HOUSTON, TX - The Houston Independent School District Board of Education on Thursday approved a 2017-2018 school year budget that includes almost $49 million in salary increases and $2.2 million for special education.
The salary increases are designed to ensure the district is providing all employees with a competitive and livable wage, while the special education funding is designed to provide that department with essential additional resources.
Both are part of the district's overall $2.1 billion proposed budget, which was presented to trustees during their budget meeting at the Hattie Mae White Educational Support Center. State law requires the budget be approved by June 30.
"HISD has dedicated and passionate employees. They deserve to have the resources they need to do their jobs well, and they deserve to be compensated for their hard work," HISD Superintendent Richard Carranza said. "We always wish we could provide more, but I hope this is a step in the right direction."
The adopted budget calls for principals and assistant principals to receive a 2 percent salary increase across the aboard. Salaries for elementary school principals who have at least 10 years of experience and make less than $100,000 salaries also would be adjusted to ensure parity with previously adjusted middle and high school principal salaries.
For teachers, salary increases will vary based on years of experience, according to the budget. Teachers with five or fewer years or experience will receive a 2 percent increase, while teachers with six to 10 years of experience will see a 3 percent increase. Teachers with 11 to 15 years of experience will get a 3.5 percent increase, and teachers with 16 or more years of experience will get a 4 percent increase.
HISD Police Department officers, sergeants, and lieutenants will see a 2 percent salary increase. Campus office staff in pay grade 26 or above - program and instructional specialists, social workers, and grad coaches - will get a 1 percent increase.
Campus office staff in non-supervisory positions that are pay grade 25 or below - aides, administrative assistants, clerks, student information representatives, and tutors - will receive either a 2 percent increase or $12 per hour minimum, whichever is higher. Hourly supervisors in that same category will receive a $12 per hour minimum, $2 per hour increase, or 2 percent increase, whichever is higher.
This increase also will apply to district hourly employees such clerks, receptionists, police officers, associate accountants and administrative assistants. In all cases, employees will receive the option that provide the largest monetary increase.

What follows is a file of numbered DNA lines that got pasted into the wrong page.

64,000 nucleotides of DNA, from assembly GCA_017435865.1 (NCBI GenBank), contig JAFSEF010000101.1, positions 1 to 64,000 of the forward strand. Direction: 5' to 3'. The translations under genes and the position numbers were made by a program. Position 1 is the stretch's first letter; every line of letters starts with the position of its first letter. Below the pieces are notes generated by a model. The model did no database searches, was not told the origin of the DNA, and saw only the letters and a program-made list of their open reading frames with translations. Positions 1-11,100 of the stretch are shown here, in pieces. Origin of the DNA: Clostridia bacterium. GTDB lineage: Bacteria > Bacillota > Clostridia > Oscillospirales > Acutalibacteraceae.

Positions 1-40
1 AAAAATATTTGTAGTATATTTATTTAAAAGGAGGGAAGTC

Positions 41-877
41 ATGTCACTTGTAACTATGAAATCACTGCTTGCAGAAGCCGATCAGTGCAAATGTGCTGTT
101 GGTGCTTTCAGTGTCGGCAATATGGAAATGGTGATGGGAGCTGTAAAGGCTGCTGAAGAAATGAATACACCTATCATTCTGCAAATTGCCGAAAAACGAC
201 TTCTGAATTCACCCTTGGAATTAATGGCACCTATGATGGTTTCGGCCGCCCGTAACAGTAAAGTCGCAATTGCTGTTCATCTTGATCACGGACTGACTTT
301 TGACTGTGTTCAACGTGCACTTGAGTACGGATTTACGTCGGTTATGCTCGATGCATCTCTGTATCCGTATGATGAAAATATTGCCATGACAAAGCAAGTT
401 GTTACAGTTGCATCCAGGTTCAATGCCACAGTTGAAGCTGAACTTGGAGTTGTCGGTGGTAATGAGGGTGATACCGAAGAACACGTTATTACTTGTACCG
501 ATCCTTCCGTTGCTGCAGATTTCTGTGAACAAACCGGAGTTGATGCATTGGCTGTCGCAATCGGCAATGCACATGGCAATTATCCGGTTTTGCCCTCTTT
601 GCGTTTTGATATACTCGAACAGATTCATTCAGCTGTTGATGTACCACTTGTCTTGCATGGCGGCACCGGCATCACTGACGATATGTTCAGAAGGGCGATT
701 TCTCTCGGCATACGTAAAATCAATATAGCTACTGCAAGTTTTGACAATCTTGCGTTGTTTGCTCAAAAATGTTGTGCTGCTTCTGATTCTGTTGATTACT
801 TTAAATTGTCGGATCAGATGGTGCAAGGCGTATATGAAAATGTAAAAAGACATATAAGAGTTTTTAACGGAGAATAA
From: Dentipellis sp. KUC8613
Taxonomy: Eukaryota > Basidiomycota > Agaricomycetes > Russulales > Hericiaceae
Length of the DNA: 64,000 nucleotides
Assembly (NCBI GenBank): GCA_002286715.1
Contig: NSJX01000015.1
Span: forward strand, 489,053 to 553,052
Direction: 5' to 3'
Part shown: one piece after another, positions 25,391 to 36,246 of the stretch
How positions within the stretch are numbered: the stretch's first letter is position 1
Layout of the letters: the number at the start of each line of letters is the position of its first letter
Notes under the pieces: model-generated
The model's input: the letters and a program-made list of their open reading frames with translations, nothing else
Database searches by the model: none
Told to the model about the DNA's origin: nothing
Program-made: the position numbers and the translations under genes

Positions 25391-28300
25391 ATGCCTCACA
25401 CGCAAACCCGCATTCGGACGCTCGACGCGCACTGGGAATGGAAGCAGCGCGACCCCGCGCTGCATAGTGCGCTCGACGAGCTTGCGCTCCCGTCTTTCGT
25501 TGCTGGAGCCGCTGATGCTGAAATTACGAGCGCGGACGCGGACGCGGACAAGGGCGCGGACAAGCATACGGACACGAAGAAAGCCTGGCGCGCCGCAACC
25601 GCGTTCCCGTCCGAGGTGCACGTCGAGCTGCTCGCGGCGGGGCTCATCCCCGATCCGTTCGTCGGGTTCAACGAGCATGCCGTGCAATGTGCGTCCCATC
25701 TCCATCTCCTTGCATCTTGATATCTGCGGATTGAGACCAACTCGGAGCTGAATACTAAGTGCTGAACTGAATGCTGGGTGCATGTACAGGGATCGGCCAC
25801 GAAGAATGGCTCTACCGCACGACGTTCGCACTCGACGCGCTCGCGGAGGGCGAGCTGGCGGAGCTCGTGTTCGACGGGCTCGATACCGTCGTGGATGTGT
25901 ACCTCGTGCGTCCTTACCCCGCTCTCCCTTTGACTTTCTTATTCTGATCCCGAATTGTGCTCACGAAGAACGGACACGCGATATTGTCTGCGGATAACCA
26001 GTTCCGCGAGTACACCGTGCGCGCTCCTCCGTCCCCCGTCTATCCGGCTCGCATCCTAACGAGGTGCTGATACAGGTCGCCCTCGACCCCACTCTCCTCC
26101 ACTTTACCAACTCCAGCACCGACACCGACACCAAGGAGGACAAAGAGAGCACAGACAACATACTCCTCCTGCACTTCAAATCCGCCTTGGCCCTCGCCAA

Non-supervisory Business Operations employees who have a pay grade of 25 or lower - custodians, plant operators, maintenance workers, bus drivers and nutrition services attendants - will see a 3 percent increase or $12 per hour minimum, whichever is higher. Hourly supervisors in the same category will see a $12 per hour minimum, $2 per hour increase, or 3 percent increase, whichever is higher.
At central office, most employees will see a 1 percent increase in salary, with the exception of those that earn at least $100,000. Those employees will receive two additional vacation days in lieu of a pay increase.
The budget also includes $2.2 million for special education. That funding will go toward providing additional staffing and resources for the department, as well as an Autism program at three high schools.
Also part of the budget is $15 million set aside for the Achieve 180 initiative, which aims to increase student support and achievement at 32 of the most underserved and underperforming schools in HISD.
As part of the budget approval process, trustees also agreed to ask the state's Legislative Budget Board to conduct a performance review of HISD. The board reviews a handful of districts each year to help them identify potential savings and efficiencies.
The development of the budget comes as HISD faces looming budget shortfalls in the coming years as a result of inadequate state funding.
HISD has been designated by the state as a property-wealthy school district under the state's school finance system, despite the fact that almost 80 percent of students are considered low-income. The designation is a result of rising property values across the city. HISD property values have doubled since 2006.
Recapture requires districts that exceed a certain per-student property wealth level to send local tax dollars back to the state.
The 2017-2018 budget has a recapture payment of $268 million budgeted. With the increases proposed in the 2017-2018 budget, the district expects to use approximately $106 million of the district's fund balance. This will result in the district starting the 2018-2019 budget planning process with a $69 million deficit.
The payments mark the first time HISD is sending more money to state than it receives in aid.